The promise of refreshing walks in the woods, colorful blooms, and a greener landscape on the Blue Ridge Parkway are bright spots during these stressful times. If you’re headed out to appreciate the diverse wildflowers that herald the season’s arrival, here are tips for the best viewing and staying safe.

To plan your wildflower excursions, look to the trees for signs of the best opportunities. When leaves begin to bud, it’s a good time to head out. Don’t miss the cue, because once the leaves begin to fill in the canopy, the flowers are fading, explained Chris Ulrey, plant ecologist with the Blue Ridge Parkway.

There are more than 1,600 vascular plants that call the Parkway home, and about 80 percent are wildflowers, according to the National Park Service. The abundant rainfall, moderate climate, and diverse habitats, from fields and forests to ridges and coves, contribute to the wondrous variety of Appalachian flora.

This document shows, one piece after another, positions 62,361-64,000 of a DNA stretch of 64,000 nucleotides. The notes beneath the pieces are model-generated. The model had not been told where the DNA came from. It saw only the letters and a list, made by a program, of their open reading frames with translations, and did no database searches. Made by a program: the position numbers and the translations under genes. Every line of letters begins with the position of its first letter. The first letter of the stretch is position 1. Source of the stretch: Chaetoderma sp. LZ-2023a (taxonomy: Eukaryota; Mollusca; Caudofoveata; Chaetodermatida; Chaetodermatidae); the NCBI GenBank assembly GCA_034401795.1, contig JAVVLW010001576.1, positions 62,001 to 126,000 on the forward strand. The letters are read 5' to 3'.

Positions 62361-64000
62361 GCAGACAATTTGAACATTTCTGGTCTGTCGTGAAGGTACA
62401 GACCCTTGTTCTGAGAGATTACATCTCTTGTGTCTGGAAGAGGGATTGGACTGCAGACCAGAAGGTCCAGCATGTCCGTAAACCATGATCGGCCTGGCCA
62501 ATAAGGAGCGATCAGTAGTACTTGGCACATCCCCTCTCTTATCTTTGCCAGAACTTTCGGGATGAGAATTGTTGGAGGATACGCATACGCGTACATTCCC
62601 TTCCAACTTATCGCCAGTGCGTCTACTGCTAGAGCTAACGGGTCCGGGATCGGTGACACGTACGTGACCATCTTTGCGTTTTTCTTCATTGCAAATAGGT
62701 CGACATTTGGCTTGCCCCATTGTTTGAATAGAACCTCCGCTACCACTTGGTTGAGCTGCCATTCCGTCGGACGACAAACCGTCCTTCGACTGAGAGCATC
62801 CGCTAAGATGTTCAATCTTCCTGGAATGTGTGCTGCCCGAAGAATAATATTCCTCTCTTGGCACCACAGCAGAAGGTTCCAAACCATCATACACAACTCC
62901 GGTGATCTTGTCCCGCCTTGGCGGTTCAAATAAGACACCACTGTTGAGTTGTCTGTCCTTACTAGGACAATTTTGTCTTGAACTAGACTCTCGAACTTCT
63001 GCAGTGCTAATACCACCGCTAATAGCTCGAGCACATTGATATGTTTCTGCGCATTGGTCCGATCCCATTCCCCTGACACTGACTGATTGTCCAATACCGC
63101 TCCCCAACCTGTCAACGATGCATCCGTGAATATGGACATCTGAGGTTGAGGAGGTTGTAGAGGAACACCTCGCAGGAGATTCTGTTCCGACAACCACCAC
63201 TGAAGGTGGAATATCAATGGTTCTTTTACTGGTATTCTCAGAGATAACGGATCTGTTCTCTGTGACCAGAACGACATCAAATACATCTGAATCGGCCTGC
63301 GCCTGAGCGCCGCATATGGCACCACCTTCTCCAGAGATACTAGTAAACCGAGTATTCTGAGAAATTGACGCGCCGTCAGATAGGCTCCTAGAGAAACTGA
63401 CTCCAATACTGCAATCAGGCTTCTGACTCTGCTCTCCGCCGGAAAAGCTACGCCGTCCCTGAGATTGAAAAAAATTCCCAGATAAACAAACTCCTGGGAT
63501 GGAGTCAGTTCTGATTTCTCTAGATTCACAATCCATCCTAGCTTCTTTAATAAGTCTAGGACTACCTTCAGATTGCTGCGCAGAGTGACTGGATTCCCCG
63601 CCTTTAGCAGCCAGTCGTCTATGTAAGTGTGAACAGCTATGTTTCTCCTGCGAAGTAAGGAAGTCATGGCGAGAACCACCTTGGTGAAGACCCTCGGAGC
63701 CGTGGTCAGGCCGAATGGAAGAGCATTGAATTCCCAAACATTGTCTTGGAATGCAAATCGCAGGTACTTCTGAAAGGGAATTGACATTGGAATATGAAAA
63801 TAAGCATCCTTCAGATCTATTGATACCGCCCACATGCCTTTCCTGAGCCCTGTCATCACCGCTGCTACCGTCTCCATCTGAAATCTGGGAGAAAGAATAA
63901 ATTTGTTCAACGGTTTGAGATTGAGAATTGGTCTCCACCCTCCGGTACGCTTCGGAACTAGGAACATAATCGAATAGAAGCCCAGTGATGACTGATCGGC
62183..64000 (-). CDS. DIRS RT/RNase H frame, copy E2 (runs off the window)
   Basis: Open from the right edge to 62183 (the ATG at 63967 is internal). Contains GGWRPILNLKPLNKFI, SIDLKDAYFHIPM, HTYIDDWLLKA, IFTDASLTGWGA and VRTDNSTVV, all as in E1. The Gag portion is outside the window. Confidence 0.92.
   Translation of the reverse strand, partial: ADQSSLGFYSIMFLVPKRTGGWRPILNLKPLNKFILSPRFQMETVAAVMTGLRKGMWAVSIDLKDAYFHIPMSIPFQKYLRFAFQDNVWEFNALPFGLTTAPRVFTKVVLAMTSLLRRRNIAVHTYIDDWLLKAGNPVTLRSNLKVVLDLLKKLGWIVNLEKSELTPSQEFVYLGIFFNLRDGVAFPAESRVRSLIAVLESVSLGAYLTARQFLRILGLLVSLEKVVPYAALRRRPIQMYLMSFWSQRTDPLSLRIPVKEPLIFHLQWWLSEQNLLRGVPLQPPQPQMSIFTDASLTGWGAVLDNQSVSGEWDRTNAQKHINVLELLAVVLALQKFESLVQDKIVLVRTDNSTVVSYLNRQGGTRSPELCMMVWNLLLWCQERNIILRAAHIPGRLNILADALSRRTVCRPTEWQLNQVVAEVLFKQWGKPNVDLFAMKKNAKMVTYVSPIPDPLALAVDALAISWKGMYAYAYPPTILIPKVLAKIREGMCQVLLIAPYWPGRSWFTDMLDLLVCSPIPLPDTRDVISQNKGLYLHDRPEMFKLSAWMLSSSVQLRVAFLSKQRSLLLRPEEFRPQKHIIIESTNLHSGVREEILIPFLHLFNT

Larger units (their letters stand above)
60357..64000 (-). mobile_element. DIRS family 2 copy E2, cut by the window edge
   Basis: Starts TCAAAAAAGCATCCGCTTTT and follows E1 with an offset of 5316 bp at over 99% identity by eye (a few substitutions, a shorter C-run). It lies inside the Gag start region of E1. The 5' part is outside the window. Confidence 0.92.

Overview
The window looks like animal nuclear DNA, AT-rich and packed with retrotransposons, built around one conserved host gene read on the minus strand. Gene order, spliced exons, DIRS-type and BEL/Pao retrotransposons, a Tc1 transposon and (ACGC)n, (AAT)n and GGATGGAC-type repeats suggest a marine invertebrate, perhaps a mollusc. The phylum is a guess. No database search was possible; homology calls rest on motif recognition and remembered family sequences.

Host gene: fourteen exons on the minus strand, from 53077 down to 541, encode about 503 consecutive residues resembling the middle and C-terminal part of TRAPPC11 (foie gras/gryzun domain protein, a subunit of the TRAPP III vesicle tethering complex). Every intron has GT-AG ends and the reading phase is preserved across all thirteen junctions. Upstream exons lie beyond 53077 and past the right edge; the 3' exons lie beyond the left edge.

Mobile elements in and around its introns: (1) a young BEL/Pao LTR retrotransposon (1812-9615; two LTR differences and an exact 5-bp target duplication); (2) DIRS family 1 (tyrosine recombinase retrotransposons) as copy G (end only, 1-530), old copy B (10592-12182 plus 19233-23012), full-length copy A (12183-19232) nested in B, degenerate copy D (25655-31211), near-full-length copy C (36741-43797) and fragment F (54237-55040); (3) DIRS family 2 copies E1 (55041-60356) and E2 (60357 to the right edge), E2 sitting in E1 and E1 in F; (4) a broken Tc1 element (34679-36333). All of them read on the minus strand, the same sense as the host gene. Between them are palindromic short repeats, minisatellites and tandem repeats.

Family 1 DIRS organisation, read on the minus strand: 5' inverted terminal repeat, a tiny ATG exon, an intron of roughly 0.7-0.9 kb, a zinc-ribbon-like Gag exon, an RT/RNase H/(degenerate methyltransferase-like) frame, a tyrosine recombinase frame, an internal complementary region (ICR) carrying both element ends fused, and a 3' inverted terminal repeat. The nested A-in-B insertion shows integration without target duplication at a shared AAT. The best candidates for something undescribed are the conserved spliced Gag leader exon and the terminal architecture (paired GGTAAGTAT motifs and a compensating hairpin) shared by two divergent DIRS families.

Bloom times vary greatly depending on elevation and direction of the slopes, so if you miss a flower bloom at a lower elevation, you can still catch the show at a higher vista. “As you go up in elevation, you go back in time,” explained Chris Ulrey, plant ecologist with the Blue Ridge Parkway. “Spring starts in the valleys and finishes on the peaks. A flower can be blooming on a peak a month behind the lower elevations.”

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The National Park Service is selling out to telecom giants

Posted by on Mar 18, 2020 @ 7:10 am in Conservation | 0 comments

The National Park Service is selling out to telecom giants